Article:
Diarist Anne Frank should require no introduction. Visiting the house where she and six other people hid for more than two years during World War II was the number one thing I wanted to do in Amsterdam. Yes, the Van Gogh Museum was second.
Entry into the Anne Frank House can be a bit difficult. You can book a time slot until about 3:30PM most days, or else show up before then and queue for up to several hours in the hope of getting in without an appointment. All time slots for my entire time in Amsterdam have been booked for weeks, so I thought I was going to have to queue and hope for the best.
Well, today, Christmas Day, access was only with booked time slots and because I kept checking back on the site, I managed to snag a last minute cancelation for the first time slot! Talk about something being meant to happen.
It was a dark, cold, and bleak morning when I left home around 8:15 and I seemingly had Amsterdam all to myself. While I had purposely avoided passing the Anne Frank house in the the past few days, I had travelled other parts of Prinsengracht Straat, on which it is located, a few times and so I knew where to go.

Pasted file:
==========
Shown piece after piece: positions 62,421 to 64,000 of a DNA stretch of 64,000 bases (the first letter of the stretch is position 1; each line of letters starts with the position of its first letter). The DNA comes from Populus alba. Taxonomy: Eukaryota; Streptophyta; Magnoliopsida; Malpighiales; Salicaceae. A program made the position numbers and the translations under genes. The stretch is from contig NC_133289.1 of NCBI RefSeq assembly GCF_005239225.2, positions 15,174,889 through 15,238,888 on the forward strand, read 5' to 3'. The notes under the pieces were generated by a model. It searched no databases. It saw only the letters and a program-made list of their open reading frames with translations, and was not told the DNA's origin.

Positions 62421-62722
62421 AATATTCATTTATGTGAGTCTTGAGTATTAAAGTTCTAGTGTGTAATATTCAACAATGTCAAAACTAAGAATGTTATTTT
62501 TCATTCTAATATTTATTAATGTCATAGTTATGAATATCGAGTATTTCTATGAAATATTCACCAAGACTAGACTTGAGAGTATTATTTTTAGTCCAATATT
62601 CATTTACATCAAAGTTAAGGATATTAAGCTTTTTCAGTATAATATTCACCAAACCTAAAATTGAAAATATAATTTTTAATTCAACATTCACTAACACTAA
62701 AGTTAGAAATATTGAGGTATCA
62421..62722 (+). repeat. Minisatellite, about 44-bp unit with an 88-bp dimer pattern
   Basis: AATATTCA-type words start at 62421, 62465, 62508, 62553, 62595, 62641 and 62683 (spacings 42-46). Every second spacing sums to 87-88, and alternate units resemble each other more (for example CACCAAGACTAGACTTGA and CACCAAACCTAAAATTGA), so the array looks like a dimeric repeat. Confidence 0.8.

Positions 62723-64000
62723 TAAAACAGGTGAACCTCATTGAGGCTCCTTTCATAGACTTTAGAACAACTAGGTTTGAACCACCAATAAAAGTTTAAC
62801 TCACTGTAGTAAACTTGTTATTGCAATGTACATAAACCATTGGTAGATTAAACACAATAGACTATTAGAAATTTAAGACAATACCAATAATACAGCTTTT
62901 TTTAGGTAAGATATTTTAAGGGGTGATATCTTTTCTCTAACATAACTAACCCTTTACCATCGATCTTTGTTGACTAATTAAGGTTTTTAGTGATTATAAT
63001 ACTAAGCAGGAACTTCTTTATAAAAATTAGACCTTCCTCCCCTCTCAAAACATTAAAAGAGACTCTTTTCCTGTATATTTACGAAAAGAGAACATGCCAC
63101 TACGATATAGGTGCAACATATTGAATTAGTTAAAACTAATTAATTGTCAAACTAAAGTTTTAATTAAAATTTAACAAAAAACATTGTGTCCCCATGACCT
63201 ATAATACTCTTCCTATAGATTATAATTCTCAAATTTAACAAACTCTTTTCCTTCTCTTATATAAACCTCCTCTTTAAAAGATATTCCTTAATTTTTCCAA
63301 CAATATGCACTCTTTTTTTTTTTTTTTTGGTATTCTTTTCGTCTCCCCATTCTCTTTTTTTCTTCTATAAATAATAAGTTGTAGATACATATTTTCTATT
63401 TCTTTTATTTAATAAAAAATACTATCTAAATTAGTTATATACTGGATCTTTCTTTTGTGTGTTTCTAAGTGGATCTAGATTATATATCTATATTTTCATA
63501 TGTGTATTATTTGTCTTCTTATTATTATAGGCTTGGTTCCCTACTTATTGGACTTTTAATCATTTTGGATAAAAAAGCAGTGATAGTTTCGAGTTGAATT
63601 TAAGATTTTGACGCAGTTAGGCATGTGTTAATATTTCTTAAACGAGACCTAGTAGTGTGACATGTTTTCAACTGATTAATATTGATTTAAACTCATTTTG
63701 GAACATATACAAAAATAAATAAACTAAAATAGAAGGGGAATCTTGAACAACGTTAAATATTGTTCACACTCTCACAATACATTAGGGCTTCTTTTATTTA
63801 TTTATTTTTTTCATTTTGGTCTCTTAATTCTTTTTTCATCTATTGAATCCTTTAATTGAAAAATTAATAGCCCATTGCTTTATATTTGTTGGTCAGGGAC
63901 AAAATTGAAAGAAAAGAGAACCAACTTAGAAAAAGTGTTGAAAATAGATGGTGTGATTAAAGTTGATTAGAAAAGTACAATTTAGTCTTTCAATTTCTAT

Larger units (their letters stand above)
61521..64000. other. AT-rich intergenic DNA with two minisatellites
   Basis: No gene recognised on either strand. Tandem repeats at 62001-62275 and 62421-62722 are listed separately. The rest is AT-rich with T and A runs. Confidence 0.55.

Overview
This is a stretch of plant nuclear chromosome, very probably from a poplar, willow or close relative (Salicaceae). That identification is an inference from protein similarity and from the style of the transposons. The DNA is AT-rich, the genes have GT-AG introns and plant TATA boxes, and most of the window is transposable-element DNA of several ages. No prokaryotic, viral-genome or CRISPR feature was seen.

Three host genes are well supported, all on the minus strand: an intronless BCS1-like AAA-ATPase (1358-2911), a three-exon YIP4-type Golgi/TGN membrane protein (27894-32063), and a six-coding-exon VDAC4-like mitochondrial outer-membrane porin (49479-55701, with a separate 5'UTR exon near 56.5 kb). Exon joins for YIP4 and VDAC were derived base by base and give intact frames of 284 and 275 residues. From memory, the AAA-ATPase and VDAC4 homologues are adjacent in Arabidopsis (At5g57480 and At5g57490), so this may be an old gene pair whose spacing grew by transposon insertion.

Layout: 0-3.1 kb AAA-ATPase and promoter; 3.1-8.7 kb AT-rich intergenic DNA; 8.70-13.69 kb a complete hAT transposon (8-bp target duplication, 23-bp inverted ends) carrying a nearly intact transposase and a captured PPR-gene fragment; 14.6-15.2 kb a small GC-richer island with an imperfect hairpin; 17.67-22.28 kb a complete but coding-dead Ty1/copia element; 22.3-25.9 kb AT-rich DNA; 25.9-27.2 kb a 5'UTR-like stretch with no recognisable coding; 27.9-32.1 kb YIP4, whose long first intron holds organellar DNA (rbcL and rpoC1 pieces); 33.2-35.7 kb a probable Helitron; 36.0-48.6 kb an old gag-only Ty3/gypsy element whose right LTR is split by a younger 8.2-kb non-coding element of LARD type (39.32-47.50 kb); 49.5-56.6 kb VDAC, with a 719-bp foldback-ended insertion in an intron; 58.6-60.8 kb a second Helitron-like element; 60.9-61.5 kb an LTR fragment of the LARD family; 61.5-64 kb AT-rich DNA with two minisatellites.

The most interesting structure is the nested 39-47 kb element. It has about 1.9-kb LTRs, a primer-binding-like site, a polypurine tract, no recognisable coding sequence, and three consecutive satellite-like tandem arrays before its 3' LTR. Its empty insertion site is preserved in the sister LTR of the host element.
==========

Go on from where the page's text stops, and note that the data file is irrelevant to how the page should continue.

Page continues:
Seeing the Westerkerk, which she so often references in her diary, was the moment of realisation that I had arrived.
And here’s the house. You can see the museum entrance space well lit up. To the left of it is a house with a pale foundation and stairs. To the left of that is a house with black doors. That was the location of Otto Frank’s business, with the offices above and the Secret Annexe behind.
I walked on the opposite side of the canal (to get a better view of the house) and had to double back. So here is a view looking the other direction to the Westerkerk.
And here is the view across the canal that Margot and Anne would sneak peeks of on their bathing day in the front office.
Here is the church tower that they could see from the Secret Annexe.
Daylight shot up close.
Here, I’m around the block in front of the Westerkerk, trying to get a glimpse of the Secret Annexe. This is when I understood just how they managed to be so well hidden. You cannot see the extension from the street and with all the buildings being stuck together, even if you can see it from another building, it’s not clear to which building it belongs.
The Westerkerk in daylight, from the other side.